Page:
Invisible electric fence in the sky to catch seagulls
PUBLISHED: 06:55 01 April 2009 | UPDATED: 23:17 15 June 2010
SEATON is to pioneer a novel and high-tech way of dealing with the annual problem of seagulls in seaside towns.
SEATON is to pioneer a novel - and high-tech - way of dealing with the annual problem of seagulls in seaside towns.As Easter approaches and East Devon District Council braces itself for an increase in the number of complaints about gulls ripping open rubbish sacks and dive-bombing unsuspecting visitors to steal the snacks off their plates, staff at Knowle believe they may have cracked the problem.A low voltage electric cable is to be strung between lamp-posts above the promenade in Seaton. The cable, based on the concept of electric fences used to control cattle and sheep, will give off a small shock when the gulls land on it.This will stun the birds for a short while and council staff will be on hand with over-sized butterfly nets to capture the birds while they lie unconscious on the footway.They will be gathered together in cages and humanely transported by a Beer trawler out to sea, where they will be released into their natural environment.Commenting on the plan, a council spokesman said: "We believe this may be a ground-breaking way to solve the problem of seagulls bothering people in our seaside towns. It's the kind of blue-sky thinking we are trying to encourage through the taskforce."And Councillor Miss April Japes went on: "The gulls will not suffer in any way. "We will have teams of specially trained council staff out every day on duty to capture the birds. Once the gulls have been moved out in sufficient numbers, we will turn off the current. If the problem recurs, we can turn it back on."This solution fits perfectly with the council's overall recycling agenda. Some people want the birds culled, while others want them left alone. This is a sensible compromise, as we will in effect be recycling them."The only slight concern we have is that members of the public might be surprised to find a stunned seagull dropping out of the sky near where they are sitting on the esplanade or beach. We will be putting up signs warning people to watch out for this and not to be concerned.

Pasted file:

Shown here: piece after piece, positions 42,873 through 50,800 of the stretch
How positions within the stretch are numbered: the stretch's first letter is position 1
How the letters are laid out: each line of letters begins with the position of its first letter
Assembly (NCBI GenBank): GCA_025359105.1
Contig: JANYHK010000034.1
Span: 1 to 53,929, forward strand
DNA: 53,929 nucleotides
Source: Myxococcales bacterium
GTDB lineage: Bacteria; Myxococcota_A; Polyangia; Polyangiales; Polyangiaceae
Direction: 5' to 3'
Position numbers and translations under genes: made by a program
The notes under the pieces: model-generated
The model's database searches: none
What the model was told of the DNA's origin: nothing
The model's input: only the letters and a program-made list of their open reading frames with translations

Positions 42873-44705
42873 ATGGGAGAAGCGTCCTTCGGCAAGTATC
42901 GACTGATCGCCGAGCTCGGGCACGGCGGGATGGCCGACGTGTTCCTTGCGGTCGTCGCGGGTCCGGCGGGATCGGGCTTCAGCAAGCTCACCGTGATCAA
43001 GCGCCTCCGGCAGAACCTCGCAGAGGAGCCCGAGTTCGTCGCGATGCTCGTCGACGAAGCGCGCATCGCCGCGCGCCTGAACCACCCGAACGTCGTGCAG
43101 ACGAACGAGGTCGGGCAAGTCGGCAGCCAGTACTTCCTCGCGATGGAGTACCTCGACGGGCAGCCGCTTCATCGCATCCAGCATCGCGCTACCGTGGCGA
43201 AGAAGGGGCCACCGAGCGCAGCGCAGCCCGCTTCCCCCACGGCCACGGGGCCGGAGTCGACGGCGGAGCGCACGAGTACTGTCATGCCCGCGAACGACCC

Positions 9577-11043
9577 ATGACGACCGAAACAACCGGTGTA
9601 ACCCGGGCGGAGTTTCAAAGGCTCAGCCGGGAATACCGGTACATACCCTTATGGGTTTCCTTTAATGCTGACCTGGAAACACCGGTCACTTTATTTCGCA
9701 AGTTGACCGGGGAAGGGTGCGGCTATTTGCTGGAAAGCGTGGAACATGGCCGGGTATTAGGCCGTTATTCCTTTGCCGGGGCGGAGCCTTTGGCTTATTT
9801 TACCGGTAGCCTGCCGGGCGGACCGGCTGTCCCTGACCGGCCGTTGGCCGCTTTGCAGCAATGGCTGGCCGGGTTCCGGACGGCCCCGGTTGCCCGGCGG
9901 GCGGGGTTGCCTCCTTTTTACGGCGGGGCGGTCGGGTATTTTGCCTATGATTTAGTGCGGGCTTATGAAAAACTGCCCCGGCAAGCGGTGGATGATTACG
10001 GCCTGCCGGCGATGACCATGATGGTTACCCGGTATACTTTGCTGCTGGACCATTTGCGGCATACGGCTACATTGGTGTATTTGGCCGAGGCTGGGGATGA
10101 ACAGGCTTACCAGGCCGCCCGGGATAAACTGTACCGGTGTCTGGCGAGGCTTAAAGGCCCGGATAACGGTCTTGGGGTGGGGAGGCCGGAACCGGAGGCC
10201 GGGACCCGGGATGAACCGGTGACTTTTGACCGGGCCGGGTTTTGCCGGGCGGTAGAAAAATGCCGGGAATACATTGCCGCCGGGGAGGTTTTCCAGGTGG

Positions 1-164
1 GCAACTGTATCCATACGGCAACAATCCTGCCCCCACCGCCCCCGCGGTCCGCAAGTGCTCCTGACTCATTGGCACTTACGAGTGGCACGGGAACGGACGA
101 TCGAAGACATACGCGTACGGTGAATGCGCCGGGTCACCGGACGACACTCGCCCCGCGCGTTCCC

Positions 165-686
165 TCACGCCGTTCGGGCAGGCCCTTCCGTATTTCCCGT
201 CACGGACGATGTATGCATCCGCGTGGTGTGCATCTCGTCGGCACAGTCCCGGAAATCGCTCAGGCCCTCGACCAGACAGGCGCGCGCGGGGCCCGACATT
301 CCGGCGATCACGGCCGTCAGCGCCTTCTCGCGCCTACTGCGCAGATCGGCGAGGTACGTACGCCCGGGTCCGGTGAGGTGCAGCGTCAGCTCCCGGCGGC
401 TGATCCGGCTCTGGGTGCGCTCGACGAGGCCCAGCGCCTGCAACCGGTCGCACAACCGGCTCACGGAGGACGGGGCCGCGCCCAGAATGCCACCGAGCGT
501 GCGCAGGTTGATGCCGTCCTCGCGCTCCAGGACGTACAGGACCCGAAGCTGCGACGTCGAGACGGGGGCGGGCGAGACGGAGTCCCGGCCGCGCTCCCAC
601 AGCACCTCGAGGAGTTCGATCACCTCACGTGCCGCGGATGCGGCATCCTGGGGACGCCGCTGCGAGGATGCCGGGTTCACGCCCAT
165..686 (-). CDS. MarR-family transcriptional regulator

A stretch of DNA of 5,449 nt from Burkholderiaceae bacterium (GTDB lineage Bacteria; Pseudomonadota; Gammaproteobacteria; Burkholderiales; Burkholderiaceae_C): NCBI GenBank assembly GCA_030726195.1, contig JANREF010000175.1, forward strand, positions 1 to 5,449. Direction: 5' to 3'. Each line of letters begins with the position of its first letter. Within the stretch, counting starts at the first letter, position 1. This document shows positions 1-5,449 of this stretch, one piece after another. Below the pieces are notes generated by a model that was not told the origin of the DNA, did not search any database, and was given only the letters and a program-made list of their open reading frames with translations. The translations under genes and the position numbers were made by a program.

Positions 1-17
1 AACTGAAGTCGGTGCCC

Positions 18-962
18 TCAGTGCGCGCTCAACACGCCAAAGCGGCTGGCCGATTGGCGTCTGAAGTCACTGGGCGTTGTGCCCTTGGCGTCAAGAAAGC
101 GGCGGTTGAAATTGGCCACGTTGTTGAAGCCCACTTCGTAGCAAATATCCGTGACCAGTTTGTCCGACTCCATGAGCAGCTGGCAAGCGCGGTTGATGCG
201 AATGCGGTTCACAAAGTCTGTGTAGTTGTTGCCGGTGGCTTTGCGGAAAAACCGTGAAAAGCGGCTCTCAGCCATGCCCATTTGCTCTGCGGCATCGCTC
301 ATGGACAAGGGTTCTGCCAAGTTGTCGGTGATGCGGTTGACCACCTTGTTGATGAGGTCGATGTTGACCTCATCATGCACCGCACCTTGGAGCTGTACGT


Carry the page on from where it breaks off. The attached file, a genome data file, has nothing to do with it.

EDITOR'S NOTE 12:00: Following a call from the RSPB we would like to point out to readers that this story is an April Fool and is NOT true!
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